DAVID BIANCULLI

Founder / Editor

ERIC GOULD

Associate Editor

LINDA DONOVAN

Assistant Editor

KARLE DUNBAR

Social Media Manager

Contributors

ALEX STRACHAN

GERALD JORDAN

ROGER CATLIN

GARY EDGERTON

CANDACE KELLEY

TOM BRINKMOELLER

MONIQUE NAZARETH

DAVID SICILIA

GABRIELA TAMARIZ

NOEL HOLSTON

JONATHAN STORM

 
 
 
 
 
There's a Chance 'Dark' Is Worth Watching, but It's Hard to See – Most of the Time Literally
December 1, 2017  | By David Hinckley
 

Dark lives up to its title.

The new Netflix crime mystery drama, which becomes available on the streaming service Friday, plunges into a small, quiet German town where several young boys have gone missing.

As if that isn’t mysterious enough, much of Dark is filmed at night or in what might charitably be called low light.

That technique is widely used to camouflage the mechanics of special effects, but while Dark has a supernatural element, the lack of light here seems more designed to keep characters and viewers wondering if something ominous may be lurking in the woods.

Or in a big old tunnel.

Adding to the challenge for most American viewers, the characters in Dark all naturally enough speak German.

So Dark fits into the Netflix master plan of conquering not only the United States but the world. Fortunately for American viewers, in this case, there are subtitles.

The story takes more than an episode to unfold, in any language.

The town of Winden has long prided itself on being a haven of safety in a troubled world. So some of the citizenry doesn’t want to believe that missing teenager Erik (Paul Radom) could have met foul play. He must have simply run away.

Then Mikkel (Daan Lennard Liebrenz) disappears on a night prowl through the woods with a group of his friends. The exact nature of their mission remains, again, mysterious, seemingly with some sort of ritual element.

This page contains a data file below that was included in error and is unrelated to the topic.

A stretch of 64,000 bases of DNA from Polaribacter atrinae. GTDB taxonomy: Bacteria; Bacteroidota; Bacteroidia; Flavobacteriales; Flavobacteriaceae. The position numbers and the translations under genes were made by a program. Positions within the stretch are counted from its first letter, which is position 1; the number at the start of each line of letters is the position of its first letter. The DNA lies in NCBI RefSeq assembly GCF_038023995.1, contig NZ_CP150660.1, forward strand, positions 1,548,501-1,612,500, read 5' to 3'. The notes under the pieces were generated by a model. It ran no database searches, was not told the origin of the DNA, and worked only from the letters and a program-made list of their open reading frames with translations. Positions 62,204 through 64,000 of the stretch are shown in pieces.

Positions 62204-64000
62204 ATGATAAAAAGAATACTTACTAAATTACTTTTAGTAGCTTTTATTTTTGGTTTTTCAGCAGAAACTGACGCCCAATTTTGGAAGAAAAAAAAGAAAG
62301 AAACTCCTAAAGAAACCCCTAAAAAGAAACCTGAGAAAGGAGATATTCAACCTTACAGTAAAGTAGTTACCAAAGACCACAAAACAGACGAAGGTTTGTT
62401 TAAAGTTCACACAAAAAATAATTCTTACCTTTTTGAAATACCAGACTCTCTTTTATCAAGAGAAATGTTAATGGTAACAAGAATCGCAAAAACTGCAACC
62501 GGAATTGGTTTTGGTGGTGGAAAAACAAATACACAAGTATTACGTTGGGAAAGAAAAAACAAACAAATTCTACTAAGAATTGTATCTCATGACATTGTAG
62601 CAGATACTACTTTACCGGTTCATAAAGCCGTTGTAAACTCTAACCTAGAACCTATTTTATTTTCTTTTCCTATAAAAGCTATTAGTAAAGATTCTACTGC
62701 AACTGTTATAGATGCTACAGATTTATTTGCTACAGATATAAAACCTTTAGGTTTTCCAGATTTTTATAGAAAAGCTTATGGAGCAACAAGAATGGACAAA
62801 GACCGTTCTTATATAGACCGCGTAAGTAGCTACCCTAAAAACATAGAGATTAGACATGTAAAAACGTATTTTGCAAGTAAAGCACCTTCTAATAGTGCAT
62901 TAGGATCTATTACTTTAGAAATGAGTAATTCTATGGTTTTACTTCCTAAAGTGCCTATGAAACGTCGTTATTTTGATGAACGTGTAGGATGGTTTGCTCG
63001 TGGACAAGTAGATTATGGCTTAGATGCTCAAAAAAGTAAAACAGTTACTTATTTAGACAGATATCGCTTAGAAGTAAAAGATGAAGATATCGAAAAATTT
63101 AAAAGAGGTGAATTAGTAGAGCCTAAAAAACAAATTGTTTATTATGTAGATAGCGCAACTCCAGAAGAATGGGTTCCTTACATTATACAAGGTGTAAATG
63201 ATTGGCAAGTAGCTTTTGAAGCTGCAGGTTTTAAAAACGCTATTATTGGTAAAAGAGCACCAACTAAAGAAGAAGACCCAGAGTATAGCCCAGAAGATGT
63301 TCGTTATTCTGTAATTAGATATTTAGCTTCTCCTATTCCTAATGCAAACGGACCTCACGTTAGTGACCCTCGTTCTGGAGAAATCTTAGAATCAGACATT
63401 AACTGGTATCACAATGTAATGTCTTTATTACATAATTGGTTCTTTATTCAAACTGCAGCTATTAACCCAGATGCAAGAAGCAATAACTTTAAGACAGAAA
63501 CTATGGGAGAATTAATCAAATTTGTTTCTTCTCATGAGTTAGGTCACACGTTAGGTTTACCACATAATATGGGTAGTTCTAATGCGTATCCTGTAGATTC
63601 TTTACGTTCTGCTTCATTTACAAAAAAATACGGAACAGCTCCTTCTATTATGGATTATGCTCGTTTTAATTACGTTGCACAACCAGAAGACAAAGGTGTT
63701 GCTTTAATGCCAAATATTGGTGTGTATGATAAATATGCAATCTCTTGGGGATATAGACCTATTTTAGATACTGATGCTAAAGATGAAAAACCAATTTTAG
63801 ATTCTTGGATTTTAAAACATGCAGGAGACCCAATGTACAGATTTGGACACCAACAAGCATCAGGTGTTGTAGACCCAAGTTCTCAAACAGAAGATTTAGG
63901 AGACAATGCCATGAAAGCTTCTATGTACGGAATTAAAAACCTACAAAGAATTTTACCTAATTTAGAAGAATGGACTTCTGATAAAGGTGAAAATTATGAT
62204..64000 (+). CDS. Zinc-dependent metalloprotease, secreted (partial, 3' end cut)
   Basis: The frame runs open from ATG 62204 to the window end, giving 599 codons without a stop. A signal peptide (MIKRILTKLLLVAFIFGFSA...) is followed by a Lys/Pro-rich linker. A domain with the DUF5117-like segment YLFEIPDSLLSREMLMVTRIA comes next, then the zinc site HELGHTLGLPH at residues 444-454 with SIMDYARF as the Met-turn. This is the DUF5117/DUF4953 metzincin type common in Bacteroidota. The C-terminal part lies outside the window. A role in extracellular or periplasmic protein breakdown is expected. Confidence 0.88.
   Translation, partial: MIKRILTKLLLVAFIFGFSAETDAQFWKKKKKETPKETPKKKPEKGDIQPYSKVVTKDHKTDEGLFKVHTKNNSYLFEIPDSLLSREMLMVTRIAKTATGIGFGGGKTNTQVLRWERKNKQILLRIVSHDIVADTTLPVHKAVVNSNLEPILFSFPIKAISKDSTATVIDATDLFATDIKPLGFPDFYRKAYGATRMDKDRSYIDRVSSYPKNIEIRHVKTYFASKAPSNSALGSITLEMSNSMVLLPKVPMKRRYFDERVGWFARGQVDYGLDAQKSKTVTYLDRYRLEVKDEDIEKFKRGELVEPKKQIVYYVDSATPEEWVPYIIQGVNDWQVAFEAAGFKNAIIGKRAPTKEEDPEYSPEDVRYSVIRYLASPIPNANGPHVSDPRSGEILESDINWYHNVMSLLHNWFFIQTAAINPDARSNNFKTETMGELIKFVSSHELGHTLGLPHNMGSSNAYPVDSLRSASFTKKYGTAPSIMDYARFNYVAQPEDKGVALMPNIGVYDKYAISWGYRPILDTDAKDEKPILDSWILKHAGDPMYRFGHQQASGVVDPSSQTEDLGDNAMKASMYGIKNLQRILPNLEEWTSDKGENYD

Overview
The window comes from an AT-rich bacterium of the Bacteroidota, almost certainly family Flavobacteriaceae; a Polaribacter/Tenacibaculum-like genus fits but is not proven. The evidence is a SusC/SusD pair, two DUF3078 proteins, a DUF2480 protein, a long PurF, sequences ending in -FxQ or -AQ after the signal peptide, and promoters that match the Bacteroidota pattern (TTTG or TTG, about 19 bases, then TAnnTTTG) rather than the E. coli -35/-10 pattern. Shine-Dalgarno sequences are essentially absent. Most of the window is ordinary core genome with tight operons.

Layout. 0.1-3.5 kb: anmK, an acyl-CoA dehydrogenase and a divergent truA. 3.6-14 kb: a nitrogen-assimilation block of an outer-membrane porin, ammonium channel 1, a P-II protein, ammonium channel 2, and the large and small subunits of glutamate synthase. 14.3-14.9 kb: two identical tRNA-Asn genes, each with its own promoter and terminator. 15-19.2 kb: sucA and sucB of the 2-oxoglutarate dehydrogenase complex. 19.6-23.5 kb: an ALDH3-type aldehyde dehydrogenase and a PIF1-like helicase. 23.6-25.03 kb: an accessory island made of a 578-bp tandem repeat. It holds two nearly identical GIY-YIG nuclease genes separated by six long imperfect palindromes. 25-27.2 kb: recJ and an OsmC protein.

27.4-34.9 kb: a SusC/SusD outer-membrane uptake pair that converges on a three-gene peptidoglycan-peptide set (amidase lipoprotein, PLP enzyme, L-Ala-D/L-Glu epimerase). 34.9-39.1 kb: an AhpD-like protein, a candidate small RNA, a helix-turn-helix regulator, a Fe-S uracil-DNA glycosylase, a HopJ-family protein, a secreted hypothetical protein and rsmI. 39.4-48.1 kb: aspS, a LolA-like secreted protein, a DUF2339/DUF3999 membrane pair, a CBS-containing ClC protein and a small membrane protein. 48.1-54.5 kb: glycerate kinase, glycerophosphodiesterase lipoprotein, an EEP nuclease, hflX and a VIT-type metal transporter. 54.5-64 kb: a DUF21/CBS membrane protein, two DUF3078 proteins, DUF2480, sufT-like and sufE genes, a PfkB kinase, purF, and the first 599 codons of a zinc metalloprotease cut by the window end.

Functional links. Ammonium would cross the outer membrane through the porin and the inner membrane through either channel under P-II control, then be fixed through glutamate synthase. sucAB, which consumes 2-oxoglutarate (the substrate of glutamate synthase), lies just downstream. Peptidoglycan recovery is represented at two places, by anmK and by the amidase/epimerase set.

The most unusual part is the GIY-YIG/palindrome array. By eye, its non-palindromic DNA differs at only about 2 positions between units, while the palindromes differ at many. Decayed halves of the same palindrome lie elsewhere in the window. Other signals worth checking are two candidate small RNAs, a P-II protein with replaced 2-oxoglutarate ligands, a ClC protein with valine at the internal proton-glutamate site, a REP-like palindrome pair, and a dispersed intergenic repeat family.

There are hints something wicked lies out there, and we catch a glimpse of a metallic, robot-like face. The music feeds the sense of unease.

As the story gradually unfolds, however, its focal point pivots away from the woods and back to the town – or, more specifically, four families. All four are involved in some way with the missing boys or their friends, but as the search process plays out, it’s clear these folks are dealing with several other long-simmering issues.

Some of those issues are standard stuff like affairs. Others seem to involve some event that apparently happened 33 years earlier and also seems to have shattered Winden’s face of serenity and safety. The fact that only a seemingly half-crazy old man openly talks about this event tells us it’s more important than the rest of the town would like to admit.

The school principal and the lead police investigator play prominent roles, as it turns out both are struggling to keep their personal lives and families intact.

Dark requires close attention and patience, as hints of things like a traumatic suicide and an unexplained old letter drive different characters to actions whose purpose often seems unclear.

The story does eventually coalesce – or maybe we just get used to the darkness.

 
 
 
 
 
Leave a Comment: (No HTML, 1000 chars max)
 
 Name (required)
 
 Email (required) (will not be published)
 
 Website (optional)
 
IULPC
Type in the verification word shown on the image.